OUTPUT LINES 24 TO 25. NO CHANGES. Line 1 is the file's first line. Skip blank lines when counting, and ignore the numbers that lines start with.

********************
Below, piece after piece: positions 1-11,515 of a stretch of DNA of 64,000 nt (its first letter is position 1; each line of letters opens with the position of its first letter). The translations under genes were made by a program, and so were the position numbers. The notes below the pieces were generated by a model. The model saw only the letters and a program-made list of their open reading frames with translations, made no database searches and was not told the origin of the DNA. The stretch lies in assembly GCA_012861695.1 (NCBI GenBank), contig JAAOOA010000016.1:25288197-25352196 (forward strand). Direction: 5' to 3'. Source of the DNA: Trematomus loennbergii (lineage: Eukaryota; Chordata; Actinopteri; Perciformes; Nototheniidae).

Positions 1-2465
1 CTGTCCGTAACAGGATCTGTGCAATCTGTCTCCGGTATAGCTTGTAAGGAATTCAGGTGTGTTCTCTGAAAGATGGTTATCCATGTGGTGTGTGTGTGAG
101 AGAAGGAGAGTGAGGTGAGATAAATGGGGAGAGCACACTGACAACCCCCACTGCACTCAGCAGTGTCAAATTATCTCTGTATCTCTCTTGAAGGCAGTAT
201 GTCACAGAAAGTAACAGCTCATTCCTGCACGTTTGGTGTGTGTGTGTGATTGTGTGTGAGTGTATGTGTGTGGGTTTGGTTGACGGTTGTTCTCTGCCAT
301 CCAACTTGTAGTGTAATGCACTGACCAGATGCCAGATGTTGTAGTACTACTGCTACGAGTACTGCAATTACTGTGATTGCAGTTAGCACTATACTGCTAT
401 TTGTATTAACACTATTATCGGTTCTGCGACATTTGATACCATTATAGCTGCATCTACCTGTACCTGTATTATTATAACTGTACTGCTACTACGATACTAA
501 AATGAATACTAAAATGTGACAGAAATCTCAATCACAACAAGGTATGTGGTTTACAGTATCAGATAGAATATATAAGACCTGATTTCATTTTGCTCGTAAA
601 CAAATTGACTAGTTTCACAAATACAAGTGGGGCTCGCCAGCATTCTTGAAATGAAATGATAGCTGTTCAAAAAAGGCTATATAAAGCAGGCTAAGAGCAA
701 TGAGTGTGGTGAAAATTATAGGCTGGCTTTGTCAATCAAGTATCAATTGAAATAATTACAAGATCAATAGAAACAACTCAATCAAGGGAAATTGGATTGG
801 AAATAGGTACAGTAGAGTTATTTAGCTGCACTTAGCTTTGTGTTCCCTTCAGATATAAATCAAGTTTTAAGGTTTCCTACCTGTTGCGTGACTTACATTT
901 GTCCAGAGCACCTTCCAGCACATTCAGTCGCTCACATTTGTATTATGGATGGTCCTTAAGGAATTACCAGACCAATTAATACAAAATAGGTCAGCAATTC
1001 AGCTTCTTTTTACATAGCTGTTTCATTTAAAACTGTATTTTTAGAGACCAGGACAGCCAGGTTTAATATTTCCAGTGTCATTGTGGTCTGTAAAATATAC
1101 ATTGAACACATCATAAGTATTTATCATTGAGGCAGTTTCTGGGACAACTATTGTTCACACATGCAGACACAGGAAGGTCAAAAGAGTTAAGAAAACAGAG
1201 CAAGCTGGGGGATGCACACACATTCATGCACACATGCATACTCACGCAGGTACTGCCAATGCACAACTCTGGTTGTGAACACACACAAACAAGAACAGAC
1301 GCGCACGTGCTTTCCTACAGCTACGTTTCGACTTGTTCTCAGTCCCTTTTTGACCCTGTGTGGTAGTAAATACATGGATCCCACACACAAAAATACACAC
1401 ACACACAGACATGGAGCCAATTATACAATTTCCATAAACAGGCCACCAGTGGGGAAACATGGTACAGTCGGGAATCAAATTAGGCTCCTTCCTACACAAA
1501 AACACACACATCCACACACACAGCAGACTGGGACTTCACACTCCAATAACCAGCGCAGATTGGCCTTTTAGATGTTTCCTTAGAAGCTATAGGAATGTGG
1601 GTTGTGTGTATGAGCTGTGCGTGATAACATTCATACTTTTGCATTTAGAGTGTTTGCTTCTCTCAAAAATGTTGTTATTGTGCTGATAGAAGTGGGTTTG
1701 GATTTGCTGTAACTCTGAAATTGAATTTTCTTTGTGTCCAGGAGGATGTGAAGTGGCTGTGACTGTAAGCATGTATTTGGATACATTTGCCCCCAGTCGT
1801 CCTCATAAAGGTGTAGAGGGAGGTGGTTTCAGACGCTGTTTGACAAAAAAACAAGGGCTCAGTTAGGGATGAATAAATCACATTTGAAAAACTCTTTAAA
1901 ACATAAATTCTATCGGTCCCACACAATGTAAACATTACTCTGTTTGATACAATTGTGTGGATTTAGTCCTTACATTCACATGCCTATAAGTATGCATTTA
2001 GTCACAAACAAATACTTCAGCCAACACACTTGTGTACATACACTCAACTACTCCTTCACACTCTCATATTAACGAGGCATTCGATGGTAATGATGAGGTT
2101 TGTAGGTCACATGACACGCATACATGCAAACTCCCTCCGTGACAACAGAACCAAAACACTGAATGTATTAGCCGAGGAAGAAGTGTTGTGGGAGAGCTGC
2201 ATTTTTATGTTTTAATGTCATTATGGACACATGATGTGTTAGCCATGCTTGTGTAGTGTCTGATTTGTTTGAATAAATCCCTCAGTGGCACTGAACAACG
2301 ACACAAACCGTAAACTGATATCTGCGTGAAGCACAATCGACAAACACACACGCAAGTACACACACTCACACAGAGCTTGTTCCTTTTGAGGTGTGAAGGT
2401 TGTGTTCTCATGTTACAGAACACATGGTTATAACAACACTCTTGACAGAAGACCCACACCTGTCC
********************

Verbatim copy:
2101 TGTAGGTCACATGACACGCATACATGCAAACTCCCTCCGTGACAACAGAACCAAAACACTGAATGTATTAGCCGAGGAAGAAGTGTTGTGGGAGAGCTGC
2201 ATTTTTATGTTTTAATGTCATTATGGACACATGATGTGTTAGCCATGCTTGTGTAGTGTCTGATTTGTTTGAATAAATCCCTCAGTGGCACTGAACAACG